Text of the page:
Fungal infections in cats can cause a wide range of alarming symptoms - and leave people and animals in danger of infection. Our Diamond Bar vets explain causes, symptoms, and treatment for these conditions.
Fungal Infections in Cats
Fungi (funguses) in cats are parasitic organisms that produce spores. They feed on hosts to obtain nourishment. Though many fungi species exist in the environment, only some will cause infections.
Soil is the primary source of most fungi, and cats can acquire these infections by ingesting or inhaling them or through the skin (through a wound or cut, for example).
If your cat has been in contact with animals with a fungal infection or feces, they may be at a higher risk. Fungal infections can affect healthy animals but typically target those with weak immune systems or pre-existing illnesses.
Cats that are on long-term antibiotics or immunosuppressive medication are more vulnerable to fungal infections.
Common Fungal Infections in Cats
There are numerous types of fungi in the environment that can affect your cat's health, but certain infections are more prevalent than others. The following are some of the most frequently observed fungal infections in cats:
- North American Blastomycosis
These infections may infect the entire body or be focused on one area. Fungal skin infections in cats are common, while general fungal infections are rare.
Symptoms of Fungal Infection in Cats
The type of infection will often determine which symptoms of fungal infection your cat displays. Here are some common symptoms we often see in kitties with these types of infections:
- Bloody discharge from the nose
- Swelling under the bridge of the nose
- Cysts underneath the skin
- Difficulty breathing
- Eye problems
- Loss of appetite
- Lung infections
- Bladder infections
- Intolerance to physical activity
- Weight loss
- Skin lesions
Diagnosis & Treatment of Fungal Infections in Cats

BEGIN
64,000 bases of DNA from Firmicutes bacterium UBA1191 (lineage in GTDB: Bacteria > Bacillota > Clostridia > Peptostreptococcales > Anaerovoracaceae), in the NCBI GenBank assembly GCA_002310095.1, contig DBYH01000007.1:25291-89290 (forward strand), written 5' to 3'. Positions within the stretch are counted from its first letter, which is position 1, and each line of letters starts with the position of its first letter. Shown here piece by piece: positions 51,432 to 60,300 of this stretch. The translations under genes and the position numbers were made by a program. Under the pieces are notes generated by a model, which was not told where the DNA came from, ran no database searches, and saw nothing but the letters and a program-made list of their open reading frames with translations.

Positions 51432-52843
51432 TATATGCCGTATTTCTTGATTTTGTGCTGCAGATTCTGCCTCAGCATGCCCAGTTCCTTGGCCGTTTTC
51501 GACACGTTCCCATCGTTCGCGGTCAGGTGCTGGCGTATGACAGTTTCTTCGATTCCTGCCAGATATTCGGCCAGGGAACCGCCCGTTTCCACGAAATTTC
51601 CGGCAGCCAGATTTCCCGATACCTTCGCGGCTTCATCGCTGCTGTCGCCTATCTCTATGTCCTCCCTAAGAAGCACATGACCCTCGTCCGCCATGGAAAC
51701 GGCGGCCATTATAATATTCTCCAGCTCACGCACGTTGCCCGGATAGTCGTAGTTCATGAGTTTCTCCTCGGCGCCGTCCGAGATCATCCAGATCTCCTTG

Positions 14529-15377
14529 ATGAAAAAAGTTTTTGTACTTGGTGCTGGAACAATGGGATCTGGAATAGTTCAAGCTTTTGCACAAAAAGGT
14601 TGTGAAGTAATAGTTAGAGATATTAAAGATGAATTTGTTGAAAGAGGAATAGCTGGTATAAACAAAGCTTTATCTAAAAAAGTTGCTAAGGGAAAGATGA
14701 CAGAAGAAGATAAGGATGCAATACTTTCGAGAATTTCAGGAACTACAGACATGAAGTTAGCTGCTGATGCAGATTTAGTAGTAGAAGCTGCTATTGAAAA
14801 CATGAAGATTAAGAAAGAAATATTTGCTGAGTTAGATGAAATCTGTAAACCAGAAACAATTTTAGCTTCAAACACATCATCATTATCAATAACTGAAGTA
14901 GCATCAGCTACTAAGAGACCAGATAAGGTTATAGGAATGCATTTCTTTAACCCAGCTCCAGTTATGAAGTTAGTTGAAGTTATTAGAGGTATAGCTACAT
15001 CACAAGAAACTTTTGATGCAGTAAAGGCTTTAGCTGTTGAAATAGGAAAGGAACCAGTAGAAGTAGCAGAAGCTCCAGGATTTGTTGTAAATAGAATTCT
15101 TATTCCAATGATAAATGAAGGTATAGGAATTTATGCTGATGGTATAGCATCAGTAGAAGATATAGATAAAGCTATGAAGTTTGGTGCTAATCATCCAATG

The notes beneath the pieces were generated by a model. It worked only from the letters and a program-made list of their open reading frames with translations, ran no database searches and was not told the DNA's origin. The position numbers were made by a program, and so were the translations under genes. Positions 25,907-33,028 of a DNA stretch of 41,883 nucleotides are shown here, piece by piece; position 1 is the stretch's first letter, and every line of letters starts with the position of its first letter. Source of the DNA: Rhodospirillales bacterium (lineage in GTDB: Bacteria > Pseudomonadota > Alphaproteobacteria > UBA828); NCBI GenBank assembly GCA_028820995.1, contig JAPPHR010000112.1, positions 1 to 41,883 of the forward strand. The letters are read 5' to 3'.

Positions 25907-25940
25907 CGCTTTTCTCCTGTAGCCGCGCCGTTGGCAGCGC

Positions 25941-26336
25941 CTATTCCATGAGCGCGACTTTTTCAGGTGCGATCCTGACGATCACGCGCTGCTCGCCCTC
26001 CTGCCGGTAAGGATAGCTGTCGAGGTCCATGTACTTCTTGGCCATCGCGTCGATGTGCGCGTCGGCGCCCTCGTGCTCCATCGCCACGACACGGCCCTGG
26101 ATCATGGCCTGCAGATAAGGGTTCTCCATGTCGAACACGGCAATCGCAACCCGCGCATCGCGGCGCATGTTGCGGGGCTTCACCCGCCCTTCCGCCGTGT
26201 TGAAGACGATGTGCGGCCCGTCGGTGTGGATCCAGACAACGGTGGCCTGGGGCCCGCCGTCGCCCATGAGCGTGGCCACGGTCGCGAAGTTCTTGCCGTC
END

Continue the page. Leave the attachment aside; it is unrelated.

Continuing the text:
Diagnosing certain fungal infections can be difficult due to their rarity. To aid in the diagnosis, it's beneficial to provide your cat's medical history and when infection symptoms first appeared to your veterinarian. The vet will conduct a thorough physical examination and collect blood samples for laboratory testing.
As for treatment, depending on the type of fungi causing the issue, your vet may take different measures, such as hospitalization (if the fungus is transmittable to humans), to reduce the risk of infection to you and your family.
If you choose to keep your cat at home, you may receive instructions on how to prevent infections - including wearing gloves and a mask while handling your cat and when changing litter.
If your cat has a fungal skin infection, topical ointments can be helpful for treatment. Additionally, a vet may need to remove any skin lesions present. IV fluids and medication may be prescribed if there are any secondary infections. It's important to note that improvement may take several weeks of treatment.
Recovery of Fungal Infection in Cats
The type of fungal infection will determine your cat's prognosis. While some can be cleared up with medication, others can have long-term health effects or even cause severe neurological symptoms (in the case of serious infections such as North American Blastomycosis).
Attending all follow-up appointments with your veterinarian is crucial to assess your cat's recovery and prevent any relapses. If needed, medication may be adjusted. It's important to promptly report any changes in your cat's behavior or appearance.
Note: The advice provided in this post is intended for informational purposes and does not constitute medical advice regarding pets. For an accurate diagnosis of your pet's condition, please make an appointment with your vet.